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Kvæði

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Title: Kvæði  
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Subject: List of Germanic heroes, Faroese dance, Faroese music, Angantyr, Hjalmar and Ingeborg
Collection: Ballad Collections, Faroese Folklore, Faroese Literature, Faroese Music
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Kvæði

Faroese stamp depicting the Faroese ballad Harra Pætur & Elinborg

Kvæði (Kvaedi; at kvøða: "to sing a tune or kvæði"; kvæði also means verse in Icelandic, also sometimes used to mean stanza) are the old ballads of the Faroe Islands, accompanied by the Faroese dance. Kvæði can have hundreds of stanzas plus a chorus sung between every verse.

The subject matter of Faroese ballads varies widely, including heroic narratives set in the distant past, contemporary politics, and comic tales. The most archaic-looking layer, however, is the heroic narratives. It was once thought that these derive independently from Viking-Age oral narratives, and this may be true of a few, but it has since been shown that most derive directly from written Icelandic sagas or occasionally rímur. The traceable origins of Faroese balladry, then, seem to lie between the fourteenth century (when the relevant Icelandic sagas tended to be composed) and the seventeenth (when contacts with Iceland diminished).[1]

Faroese ballads began to be collected by Jens Christian Svabo in 1781–1782, though Svabo's collection was not published in his lifetime; the most prominent of Svabo's successors was Venceslaus Ulricus Hammershaimb. The Danish historians Svend Grundtvig and Jørgen Bloch began the process of a complete, standard edition of the ballads, which eventually gave rise to the Føroya kvæði/Corpus carminum Færoensium, published between 1941 and 2003.[2] In the last volume, Marianne Clausen presented a large collection of music transcriptions of kvæði melodies, based on sound recordings. Ballads took an important role in the development of Faroese national consciousness and the promotion of literacy in Faroes in the nineteenth and twentieth centuries.

Among the most famous of all kvæði is Ormurin langi written by Jens Christian Djurhuus and today played by the Faroese folk metal band Týr.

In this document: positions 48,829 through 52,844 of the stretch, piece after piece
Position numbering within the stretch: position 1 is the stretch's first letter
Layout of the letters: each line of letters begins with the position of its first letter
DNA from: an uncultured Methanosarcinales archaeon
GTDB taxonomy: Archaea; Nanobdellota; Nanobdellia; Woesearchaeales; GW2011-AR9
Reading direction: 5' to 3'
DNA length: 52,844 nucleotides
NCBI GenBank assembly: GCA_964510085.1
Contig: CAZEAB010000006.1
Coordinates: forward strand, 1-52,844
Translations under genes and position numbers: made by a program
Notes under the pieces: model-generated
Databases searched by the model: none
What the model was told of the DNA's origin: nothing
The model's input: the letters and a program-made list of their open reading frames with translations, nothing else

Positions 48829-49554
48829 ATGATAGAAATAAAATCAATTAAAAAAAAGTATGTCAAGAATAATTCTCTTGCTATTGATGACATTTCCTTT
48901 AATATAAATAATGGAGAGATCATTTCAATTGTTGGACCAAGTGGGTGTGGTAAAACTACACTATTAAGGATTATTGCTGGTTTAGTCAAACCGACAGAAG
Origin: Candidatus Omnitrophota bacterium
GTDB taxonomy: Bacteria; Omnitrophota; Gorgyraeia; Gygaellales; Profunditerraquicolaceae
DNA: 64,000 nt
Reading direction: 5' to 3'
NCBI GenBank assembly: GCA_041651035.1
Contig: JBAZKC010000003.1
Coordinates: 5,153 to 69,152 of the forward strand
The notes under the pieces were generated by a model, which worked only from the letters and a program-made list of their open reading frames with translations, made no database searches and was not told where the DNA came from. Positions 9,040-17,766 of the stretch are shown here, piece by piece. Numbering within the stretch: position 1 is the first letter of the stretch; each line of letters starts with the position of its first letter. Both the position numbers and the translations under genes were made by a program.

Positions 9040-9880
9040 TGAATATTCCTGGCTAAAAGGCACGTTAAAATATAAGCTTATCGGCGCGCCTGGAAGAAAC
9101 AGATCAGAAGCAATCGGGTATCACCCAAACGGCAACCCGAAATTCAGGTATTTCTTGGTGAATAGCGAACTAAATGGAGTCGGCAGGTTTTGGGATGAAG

References

  1. ^ For a general introduction, see Michael Chesnutt, 'Aspects of the Faroese Traditional Ballad in the Nineteenth Century', in The Stockholm Ballad Conference 1991: Proceedings of the 21st International Ballad Conference, August 19–22, 1991, ed. By Bengt R. Jonsson, Skrifter utgivna av Svenskt Visarkiv, 12 (Stockholm: Svenskt Visarkiv, 1992), pp. 247-59 (also published as Arv: Scandinavian Yearbook of Folklore, 48 (1992)). For dating, see Michael Chesnutt, `Bevussrímur and Bevusar tættir: A Case Study of Icelandic Influence on Faroese Balladry', Opuscula, 12 (=Bibliotheca Arnamagnæana, 44) (2005), 399-437 (pp. 408-9).
  2. ^ Føroya kvæði = Corpus carminum Færoensium, Sv. Grundtvig and others ed. (Universitets-jubilæets danske samfunds skriftserie, 324, 332, 339, 341, 344, 347, 357, 368, 406, 420, 427, 438, 540, 559), 8 vols, Munksgaard: Copenhagen, 1941–2003.

External links

  • Heimskringla.no - Føroysk kvæði og vísur (Faroese)
  • N. Kershaw, Stories and Ballads of the Far Past (Cambridge: Cambridge University Press, 1921), https://archive.org/details/storiesballadsof00chad, https://www.gutenberg.org/ebooks/33471.
  • Finnur Hansen's Faroese song page.
  • , which is a Faroese Chain Dance Association in Copenhagen, the members are mainly Faroese students, who study in Copenhagen.FótatraðkFotatradk.com, kvæði (text) on the website of
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